The Da Vinci Code (Part 3)

The Da Vinci Code (Part 3) April 2, 2005

Previous posts: Part 1, Part 2, Addendum.

There are portions of The Da Vinci Code where it seems Dan Brown’s research consisted of digging through the works of Hal Lindsey and Jack Chick. Perhaps this was intentional in hopes of playing to the masses. If that’s the case he sure thinks the masses be dumb.

For example:

“… conspiracy buffs who claimed 666 was the number of Satan” (p.21).

The number 666 comes from the Apocalypse of St John, otherwise known as the Book of Revelation. It refers to the Antichrist and not to the Archangel Lucifer, aka Satan. While certain amateur devil-loving folks might use the code numbers, 666, to show their evil “veracity”, it is not considered to be the number of Satan himself. I assume Brown used the mysterious “666” solely for its kook value — never mind the erroneous reference.

Brown’s grasp of Church History, of which there is a fairly substantial “paper trail”, is severely lacking:

“As part of the Vatican’s campaign to eradicate pagan religions and convert the masses to Christianity, the Church launched a smear campaign against the pagan gods and goddesses, recasting their divine symbols as evil” (p.37).

For the first couple hundred years of the Church’s existence the followers of Christ were persecuted: lions, arenas, skin peelings, fiery stakes, beheadings, etc. Pagan gods and goddesses were the least of their worries. Yet “competing deities” were very much a part of the struggle between the early followers of Judaism and the Canaanites and others. But that was long before a “Vatican” which did not exist as a papal residence until the 5th century.

But of course, since Brown later claims that the victors write the history books, he wouldn’t — couldn’t — use real scholarship, real sources, because then he would be playing with the “enemy”, the “victor”, the Church. Thus it is that he must stick to rejected sources of spiritual knowledge (gnosis).

Brown’s feminist agenda is no secret. For years mainstream seminarians have been subjected to the sort of Women Church agenda that continually bubbles up in The Da Vinci Code. Yet, judging from reactions I’ve heard, this sort of “new theology” (a marriage of gnosticism & feminism) is new and intriguing to many.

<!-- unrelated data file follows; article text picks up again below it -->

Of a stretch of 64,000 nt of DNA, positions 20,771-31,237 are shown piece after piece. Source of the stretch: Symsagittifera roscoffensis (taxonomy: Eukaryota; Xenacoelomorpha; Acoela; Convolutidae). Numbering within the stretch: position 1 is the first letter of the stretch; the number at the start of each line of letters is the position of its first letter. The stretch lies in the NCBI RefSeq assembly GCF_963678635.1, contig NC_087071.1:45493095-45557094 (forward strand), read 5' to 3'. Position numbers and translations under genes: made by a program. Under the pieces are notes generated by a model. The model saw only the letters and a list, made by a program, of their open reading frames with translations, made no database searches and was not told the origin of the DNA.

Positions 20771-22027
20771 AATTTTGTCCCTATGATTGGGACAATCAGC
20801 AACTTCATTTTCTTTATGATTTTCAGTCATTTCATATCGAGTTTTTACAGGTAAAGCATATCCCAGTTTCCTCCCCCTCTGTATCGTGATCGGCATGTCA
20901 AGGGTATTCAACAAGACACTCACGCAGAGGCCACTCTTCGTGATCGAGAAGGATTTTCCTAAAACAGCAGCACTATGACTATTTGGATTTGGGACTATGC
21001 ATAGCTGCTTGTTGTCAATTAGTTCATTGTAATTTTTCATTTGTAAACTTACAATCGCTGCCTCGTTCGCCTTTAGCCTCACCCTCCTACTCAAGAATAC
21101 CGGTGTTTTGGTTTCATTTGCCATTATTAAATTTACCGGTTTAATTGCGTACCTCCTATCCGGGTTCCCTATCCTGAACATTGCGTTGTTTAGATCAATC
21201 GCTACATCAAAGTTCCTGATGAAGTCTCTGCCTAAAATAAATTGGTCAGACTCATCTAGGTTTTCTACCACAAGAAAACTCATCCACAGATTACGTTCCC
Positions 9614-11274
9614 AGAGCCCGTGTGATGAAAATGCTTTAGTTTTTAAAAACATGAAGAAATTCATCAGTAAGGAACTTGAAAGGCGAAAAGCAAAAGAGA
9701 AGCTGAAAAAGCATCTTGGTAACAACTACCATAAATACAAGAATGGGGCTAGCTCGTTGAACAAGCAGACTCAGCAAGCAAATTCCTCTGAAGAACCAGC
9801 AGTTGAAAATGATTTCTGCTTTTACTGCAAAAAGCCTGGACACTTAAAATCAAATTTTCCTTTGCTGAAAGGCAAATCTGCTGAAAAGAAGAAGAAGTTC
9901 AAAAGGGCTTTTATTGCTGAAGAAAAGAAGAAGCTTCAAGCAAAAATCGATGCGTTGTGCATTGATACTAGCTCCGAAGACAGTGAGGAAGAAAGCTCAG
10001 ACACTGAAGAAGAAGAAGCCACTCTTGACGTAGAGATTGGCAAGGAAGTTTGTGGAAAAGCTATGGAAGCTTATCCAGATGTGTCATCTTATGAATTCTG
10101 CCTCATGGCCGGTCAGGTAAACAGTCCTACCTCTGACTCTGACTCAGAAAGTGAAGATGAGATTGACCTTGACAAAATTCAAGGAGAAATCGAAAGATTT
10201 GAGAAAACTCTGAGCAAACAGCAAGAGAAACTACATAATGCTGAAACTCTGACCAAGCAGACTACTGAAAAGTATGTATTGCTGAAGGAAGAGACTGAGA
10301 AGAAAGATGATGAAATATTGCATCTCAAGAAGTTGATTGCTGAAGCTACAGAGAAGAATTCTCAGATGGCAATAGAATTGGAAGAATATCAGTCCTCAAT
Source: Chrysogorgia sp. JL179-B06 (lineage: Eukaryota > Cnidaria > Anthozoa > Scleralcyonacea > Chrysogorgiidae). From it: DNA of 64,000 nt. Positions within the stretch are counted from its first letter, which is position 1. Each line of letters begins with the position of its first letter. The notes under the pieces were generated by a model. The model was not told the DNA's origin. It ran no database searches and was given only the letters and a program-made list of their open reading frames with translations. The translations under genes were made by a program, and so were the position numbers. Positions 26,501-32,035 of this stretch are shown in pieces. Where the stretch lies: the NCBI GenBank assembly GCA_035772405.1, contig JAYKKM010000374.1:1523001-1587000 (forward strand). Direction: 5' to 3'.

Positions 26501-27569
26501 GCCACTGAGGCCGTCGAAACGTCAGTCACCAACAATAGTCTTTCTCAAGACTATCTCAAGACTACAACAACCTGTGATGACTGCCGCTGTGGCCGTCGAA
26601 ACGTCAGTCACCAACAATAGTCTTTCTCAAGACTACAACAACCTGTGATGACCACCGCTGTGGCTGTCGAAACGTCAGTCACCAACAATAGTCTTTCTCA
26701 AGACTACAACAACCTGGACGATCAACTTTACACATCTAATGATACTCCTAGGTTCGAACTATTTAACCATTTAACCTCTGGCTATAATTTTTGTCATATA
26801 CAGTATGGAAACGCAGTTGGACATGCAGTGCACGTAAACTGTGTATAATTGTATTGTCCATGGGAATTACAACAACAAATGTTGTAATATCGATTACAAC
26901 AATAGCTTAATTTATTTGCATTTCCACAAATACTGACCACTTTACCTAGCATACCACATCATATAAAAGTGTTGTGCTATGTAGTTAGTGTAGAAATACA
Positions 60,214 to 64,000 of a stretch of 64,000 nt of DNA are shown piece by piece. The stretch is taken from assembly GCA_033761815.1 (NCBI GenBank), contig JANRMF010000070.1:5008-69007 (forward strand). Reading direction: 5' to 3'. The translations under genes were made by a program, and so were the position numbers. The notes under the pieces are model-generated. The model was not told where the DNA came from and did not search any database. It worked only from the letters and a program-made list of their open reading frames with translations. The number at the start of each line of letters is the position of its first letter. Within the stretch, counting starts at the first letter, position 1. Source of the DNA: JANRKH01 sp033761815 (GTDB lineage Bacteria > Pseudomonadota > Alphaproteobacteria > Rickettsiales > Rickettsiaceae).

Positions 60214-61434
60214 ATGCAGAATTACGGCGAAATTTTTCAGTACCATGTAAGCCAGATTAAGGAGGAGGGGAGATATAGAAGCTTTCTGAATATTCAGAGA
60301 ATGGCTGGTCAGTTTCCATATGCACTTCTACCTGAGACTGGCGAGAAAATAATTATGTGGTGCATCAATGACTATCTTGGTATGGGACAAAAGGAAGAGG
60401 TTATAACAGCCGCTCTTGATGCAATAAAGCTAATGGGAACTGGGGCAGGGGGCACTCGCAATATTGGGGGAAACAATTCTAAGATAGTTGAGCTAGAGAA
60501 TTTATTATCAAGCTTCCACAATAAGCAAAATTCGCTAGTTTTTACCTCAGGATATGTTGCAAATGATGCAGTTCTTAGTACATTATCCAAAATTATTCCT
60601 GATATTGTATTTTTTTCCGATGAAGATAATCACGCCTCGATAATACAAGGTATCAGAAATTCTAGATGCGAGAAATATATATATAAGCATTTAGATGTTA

“It seems Eve’s bite from the apple of knowledge was a debt women were doomed to pay for eternity” (p.41).

Throughout the book Brown refers to the “apple of knowledge” instead of its correct reference, the fruit of the knowledge of good and evil. Incidentally, no where in all of Scripture is the fruit identified as an apple. I assume this helps to make his case for Gnosticism (as the Greek word, gnosis, refers to spiritual knowledge). He also has to refer to the fruit as an “apple” to make his eventual tie in with Sir Isaac Newton (of all people).

What exactly is Gnosticism? Here’s a primer from Planet Envoy.

Gnosticism was the greatest challenge to the fledgling Christian faith of the second and third centuries. Yet, despite its influence, it is a difficult movement to define precisely because of its esoteric, decentralized, and eclectic nature. In general, Gnosticism is dualistic, focused on secret spiritual knowledge (gnosis), antagonistic towards or uninterested in time and history, and distrustful — even hateful — towards the physical realm and the human body. Gnosticism seeks to escape the limits of time and space, to transcend the physical and historical realm, and attempts to obtain salvation through secretive, individualistic means (see James A. Herrick, The Making of the New Spirituality: The Eclipse of the Western Religious Tradition [Intervarsity, 2003], 179-203).